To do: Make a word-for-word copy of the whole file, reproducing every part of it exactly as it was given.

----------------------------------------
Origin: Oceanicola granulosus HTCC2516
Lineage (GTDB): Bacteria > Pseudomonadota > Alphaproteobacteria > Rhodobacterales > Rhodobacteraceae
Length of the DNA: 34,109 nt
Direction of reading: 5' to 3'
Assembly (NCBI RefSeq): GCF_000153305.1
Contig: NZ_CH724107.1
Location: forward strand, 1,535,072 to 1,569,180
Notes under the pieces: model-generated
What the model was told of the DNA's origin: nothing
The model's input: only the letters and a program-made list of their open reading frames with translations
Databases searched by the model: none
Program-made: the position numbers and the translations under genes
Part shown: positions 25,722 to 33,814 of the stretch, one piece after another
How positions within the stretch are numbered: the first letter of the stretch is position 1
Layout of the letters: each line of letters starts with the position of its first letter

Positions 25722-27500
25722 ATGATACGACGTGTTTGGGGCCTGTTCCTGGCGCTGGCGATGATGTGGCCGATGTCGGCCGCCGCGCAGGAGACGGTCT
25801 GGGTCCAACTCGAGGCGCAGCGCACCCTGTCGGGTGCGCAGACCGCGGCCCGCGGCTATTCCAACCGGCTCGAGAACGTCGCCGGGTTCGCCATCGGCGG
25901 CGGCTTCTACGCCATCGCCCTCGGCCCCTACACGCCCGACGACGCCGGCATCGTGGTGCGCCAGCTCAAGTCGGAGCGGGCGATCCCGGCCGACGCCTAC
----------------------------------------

Origin: Oceanicola granulosus HTCC2516
Lineage (GTDB): Bacteria > Pseudomonadota > Alphaproteobacteria > Rhodobacterales > Rhodobacteraceae
Length of the DNA: 34,109 nt
Direction of reading: 5' to 3'
Assembly (NCBI RefSeq): GCF_000153305.1
Contig: NZ_CH724107.1
Location: forward strand, 1,535,072 to 1,569,180
Notes under the pieces: model-generated
What the model was told of the DNA's origin: nothing
The model's input: only the letters and a program-made list of their open reading frames with translations
Databases searched by the model: none
Program-made: the position numbers and the translations under genes
Part shown: positions 25,722 to 33,814 of the stretch, one piece after another
How positions within the stretch are numbered: the first letter of the stretch is position 1
Layout of the letters: each line of letters starts with the position of its first letter

Positions 25722-27500
25722 ATGATACGACGTGTTTGGGGCCTGTTCCTGGCGCTGGCGATGATGTGGCCGATGTCGGCCGCCGCGCAGGAGACGGTCT
25801 GGGTCCAACTCGAGGCGCAGCGCACCCTGTCGGGTGCGCAGACCGCGGCCCGCGGCTATTCCAACCGGCTCGAGAACGTCGCCGGGTTCGCCATCGGCGG
25901 CGGCTTCTACGCCATCGCCCTCGGCCCCTACACGCCCGACGACGCCGGCATCGTGGTGCGCCAGCTCAAGTCGGAGCGGGCGATCCCGGCCGACGCCTAC